Gannet colony a trip highlight

Alan’s Latham’s snipe at Blue Waters Lake.

I’ve spent most of the last few weeks travelling to, and exploring, Robe in South Australia.

On the way we stopped for one night in Portland, after having a quick look at the always wonderful Port Fairy.

There was a jazz music festival at Port Fairy, and it was lovely to have lunch listening to iconic music, especially when stumbling across the festival was so unexpected.

I intentionally visited Portland to check out the gannet nesting colony at Point Danger, which is the only onshore gannet nesting colony in Australia. There is a small island called Lawrence Rocks located 2km from Point Danger where it is estimated that a whopping 6000 pairs of gannets’ breed and roost.

In the 1990s this nesting area became overcrowded, so the gannets started nesting on the rocks at Point Danger, and currently there are around 300 pairs using this site. The gannets nest and raise chicks from July to April.

At 5.30pm every day, close access to the site is given by tour guides, and it was great to view the birds from a reasonably close distance. There is an electric fence set up in a bid to protect the birds from predators such as foxes and feral cats, but these creatures are so wily that apparently, they sometimes still find access to the birds.

In five days I have spotted nearly 70 species of birds. There is a small lake in Robe near where I am staying called Fox’s Lake, which drains into the ocean. There is a bird hide on the ocean side of the lake, but I haven’t seen much from this spot as unfortunately there is no water in the lake near the hide.

However, where the lake drains under the main access road to the township there is a walking bridge, and from there I have seen a pair of red-kneed dotterel, a few Latham’s snipe, and a magnificent common sandpiper.

Common Sandpipers are migratory shorebirds that breed in Europe and Asia and spend the summer months in Australia. They can be seen frequenting both saline and freshwater lake habitats in the summer months, in fact I have seen this bird on a rock ledge along the Moyne River at Port Fairy on a few occasions, and they can also be seen occasionally around Breamlea and Point Impossible.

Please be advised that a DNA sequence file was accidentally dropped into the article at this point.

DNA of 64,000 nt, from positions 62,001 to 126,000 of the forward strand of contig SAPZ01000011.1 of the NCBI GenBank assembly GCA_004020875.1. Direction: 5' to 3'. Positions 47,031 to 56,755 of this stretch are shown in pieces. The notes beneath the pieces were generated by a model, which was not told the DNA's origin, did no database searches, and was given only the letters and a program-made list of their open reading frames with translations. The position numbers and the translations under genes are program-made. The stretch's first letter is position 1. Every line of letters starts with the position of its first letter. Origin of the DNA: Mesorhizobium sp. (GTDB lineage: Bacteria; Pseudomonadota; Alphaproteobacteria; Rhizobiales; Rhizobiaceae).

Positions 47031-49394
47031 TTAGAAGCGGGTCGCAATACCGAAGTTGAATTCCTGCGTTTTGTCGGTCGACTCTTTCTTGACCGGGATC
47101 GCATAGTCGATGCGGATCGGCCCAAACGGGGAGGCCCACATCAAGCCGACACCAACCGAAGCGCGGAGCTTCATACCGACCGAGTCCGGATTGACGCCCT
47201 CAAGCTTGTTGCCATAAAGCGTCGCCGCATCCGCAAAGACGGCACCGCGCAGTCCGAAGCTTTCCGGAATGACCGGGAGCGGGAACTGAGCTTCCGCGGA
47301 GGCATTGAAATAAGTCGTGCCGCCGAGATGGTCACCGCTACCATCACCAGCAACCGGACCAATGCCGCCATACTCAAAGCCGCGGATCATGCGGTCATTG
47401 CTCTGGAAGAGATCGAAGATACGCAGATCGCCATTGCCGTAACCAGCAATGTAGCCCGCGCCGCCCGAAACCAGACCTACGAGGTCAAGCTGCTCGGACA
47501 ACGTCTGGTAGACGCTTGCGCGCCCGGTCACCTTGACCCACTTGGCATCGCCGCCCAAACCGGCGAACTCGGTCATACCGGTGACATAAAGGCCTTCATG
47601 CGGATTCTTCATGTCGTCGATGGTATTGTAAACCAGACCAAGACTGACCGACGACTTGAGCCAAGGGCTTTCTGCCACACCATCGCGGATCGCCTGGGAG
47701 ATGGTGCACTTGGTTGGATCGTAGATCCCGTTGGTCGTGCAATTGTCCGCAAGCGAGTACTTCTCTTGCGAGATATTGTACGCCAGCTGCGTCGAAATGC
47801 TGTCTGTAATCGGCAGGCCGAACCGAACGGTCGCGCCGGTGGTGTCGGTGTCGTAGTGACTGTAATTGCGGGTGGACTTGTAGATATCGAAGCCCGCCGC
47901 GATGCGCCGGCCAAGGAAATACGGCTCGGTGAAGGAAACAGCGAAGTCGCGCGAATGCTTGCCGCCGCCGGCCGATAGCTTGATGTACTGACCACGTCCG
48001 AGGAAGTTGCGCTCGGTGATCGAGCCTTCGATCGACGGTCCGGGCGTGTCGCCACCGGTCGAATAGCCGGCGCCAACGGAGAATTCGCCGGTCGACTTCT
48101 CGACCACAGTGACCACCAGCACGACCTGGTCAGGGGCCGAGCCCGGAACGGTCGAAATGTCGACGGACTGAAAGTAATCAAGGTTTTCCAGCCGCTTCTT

Most of the birds that can be seen around Robe are also found in the Geelong region, but I have noticed a few kelp gulls that are rarely seen around home. These gulls resemble Pacific gulls but have a finer bill with a red patch only on the lower mandible. I haven’t seen any new birds to add to my list, but you never know your luck.

I received an email from Carole, who went with a conservation group to Avalon on World Wetlands Day and wandered the various areas.

Some flats had water and consequently lots of bird life, others just stretches of mud and dried salt.

She saw pelicans, silver gulls, cormorants (little, pied, black) ducks (mainly chestnut teals), red-necked stints, sharp-tailed sandpipers, red-capped Plovers, and spotted crakes just to name a few.

Part of the day was dedicated to weeding onion grass mainly. Carole remarked that the strong wind and warmth of the day was tiring, however she was delighted that so few people working just a section of our day could assist in clearing one area of unwanted plants.

I received an email from Alan who informed me that there is still a Latham’s snipe hanging around Blue Waters Lake, and it flew off at a great rate of knots as he walked around the north edge.

The bird must have been only 20 metres away, but Alan did not see it until it flew as it was well camouflaged amongst the fallen tree litter. A few days later Alan hid in the reeds for half an hour, and he managed some great photos of two snipe that were hanging around at the east end of the lake.

Alan thinks that as the water level has dropped, the snipe are coming out into the open a bit more so it’s a matter of standing still long enough and waiting for them to appear. A spotted crake also wandered in and out of the reeds while Alanwas there.

I received a lovely email from Jack, who followed up his previous email about a yellow-faced honeyeater nest with a photo of two chicks about the fledge.

Finally, an email from Su, who lives near me in Ocean Grove. She has had a pair of superb fairy wrens visiting her garden.

Su remarked that she is lucky to have them, and she noticed them on two days during the week.

They have been more frequently seen at Lel’s across the dam. They have probably been here more than we have seen, as they are very quick, but can be chased away by the New Holland honeyeaters, who are very territorial.